Description from Flora of China
Herbs, monocarpic or perennial, yellow lactiferous. Taproot distinct in monocarpic species, plump, extended or napiform thickened, accompanied by fibrous roots, or fibrous. Stems, when present, branched or not, bristly, setose, pubescent, or glabrous. Leaves cauline and basal or all basal and forming a rosette; rosette leaves persistent in winter or dying away to a resting bud or buds; blade entire, serrate, or pinnatifid to pinnate, glabrous to bristly; basal leaves and lower cauline leaves usually petiolate; upper cauline leaves shortly petiolate or sessile, sometimes amplexicaul. Inflorescence a raceme, panicle, or pseudoumbel, with uppermost flower opening first, or flowers solitary, then often on basal scapes. Flowers large, often bowl- or saucer-shaped. Sepals 2, very rarely 3 or 4 in terminal flowers, caducous. Petals 4-10, occasionally more, blue, purple, pink, red, or yellow, rarely white. Stamens numerous; filaments mostly linear, rarely dilated in lower part. Ovary nearly spherical, ovoid, or obovoid to narrowly terete, 1-loculed, with 3 or more carpels, containing numerous ovules; styles distinct, usually short, sometimes almost absent, regularly stout or basally expanding into a disk covering top of ovary; stigmas free or united, capitate or clavate. Capsule nearly spherical, ovoid, obovoid, or elliptic to cylindrical, spiny, setose, pubescent, or glabrous, 3-12(-18)-valvate; segments slightly lobed or divided to 1/3 length or more from apex to base. Seeds many, ovoid, reniform, falcate-oblong, or oblong, smooth or longitudinally concave, without a caruncle.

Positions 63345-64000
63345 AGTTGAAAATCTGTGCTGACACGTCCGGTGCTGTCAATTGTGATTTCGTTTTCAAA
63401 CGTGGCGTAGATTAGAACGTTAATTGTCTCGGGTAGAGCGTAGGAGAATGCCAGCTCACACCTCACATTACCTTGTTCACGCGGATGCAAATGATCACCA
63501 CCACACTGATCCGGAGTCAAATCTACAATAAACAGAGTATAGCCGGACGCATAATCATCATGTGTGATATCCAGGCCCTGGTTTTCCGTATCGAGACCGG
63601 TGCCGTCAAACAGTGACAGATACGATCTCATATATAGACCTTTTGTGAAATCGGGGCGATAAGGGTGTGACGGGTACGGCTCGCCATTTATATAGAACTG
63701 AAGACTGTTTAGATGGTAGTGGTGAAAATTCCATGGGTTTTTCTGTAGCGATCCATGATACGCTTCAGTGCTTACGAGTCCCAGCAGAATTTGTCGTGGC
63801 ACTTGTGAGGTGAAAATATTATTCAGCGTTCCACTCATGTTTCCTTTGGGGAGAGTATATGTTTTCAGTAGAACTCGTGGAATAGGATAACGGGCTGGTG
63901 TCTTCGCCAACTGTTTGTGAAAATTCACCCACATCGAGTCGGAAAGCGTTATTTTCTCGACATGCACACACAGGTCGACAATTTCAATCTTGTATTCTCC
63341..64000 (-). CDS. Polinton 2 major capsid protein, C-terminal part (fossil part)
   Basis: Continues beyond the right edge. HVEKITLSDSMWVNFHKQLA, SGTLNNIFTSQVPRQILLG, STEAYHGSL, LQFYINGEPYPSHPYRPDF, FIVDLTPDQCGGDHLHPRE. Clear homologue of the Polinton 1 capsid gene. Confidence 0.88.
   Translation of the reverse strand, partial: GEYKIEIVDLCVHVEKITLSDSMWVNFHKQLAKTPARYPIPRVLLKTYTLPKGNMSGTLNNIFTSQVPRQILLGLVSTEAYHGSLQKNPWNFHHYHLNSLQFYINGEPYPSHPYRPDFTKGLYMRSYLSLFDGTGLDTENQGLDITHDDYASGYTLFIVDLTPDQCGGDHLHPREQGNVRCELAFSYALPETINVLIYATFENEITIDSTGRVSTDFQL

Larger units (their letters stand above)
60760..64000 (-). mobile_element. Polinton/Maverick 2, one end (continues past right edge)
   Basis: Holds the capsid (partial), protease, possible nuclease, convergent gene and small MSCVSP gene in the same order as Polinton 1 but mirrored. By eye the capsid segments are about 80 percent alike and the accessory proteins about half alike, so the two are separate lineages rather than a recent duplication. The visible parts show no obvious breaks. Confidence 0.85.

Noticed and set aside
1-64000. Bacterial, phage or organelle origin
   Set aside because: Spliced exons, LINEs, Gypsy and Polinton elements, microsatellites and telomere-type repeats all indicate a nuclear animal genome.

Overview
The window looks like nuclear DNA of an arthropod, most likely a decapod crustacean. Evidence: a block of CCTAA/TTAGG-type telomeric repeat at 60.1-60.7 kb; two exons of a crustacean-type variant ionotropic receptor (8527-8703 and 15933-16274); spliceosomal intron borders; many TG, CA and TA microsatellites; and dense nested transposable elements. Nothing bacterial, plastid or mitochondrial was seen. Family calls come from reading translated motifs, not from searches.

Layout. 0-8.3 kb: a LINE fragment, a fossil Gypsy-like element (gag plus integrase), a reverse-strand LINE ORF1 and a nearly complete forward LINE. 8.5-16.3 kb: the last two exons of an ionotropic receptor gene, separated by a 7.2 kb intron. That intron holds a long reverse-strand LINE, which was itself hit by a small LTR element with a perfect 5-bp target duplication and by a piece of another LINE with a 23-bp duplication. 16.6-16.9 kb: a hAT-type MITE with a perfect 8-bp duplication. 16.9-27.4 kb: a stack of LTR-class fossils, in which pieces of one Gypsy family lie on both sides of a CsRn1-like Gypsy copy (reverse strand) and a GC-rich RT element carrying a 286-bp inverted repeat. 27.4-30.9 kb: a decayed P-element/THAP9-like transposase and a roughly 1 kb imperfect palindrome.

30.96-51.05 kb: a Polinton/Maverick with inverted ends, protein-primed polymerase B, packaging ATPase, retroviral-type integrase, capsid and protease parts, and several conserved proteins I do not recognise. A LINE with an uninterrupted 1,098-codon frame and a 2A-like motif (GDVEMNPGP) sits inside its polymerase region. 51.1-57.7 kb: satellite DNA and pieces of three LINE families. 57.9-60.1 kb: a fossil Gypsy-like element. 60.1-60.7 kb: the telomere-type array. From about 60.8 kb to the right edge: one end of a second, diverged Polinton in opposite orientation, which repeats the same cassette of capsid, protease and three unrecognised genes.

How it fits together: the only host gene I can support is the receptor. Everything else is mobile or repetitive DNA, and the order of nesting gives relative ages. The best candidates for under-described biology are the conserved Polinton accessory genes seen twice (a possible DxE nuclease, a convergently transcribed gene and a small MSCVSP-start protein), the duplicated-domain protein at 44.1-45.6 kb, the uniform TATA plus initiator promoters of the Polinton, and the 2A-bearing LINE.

The four species of Meconopsis sect. Discogyne G. Taylor (species nos. 40-43) are confined to S Xizang and the C and E Himalayan region. They are readily distinguished by the presence of a flat disk (a basal extension of the style), surmounting and overlapping the top of the ovary. All of the species form a dense rosette in the years before flowering, often with the dead leaf remains forming a thick felt beneath the living leaves. The inflorescence is a simple, often dense raceme, bracteate below, ebracteate above.
About 54 species: one in W Europe, the others in the Sino-Himalayan region; 43 species (23 endemic) in China.
(Authors: Zhang Mingli (张明理); Christopher Grey-Wilson)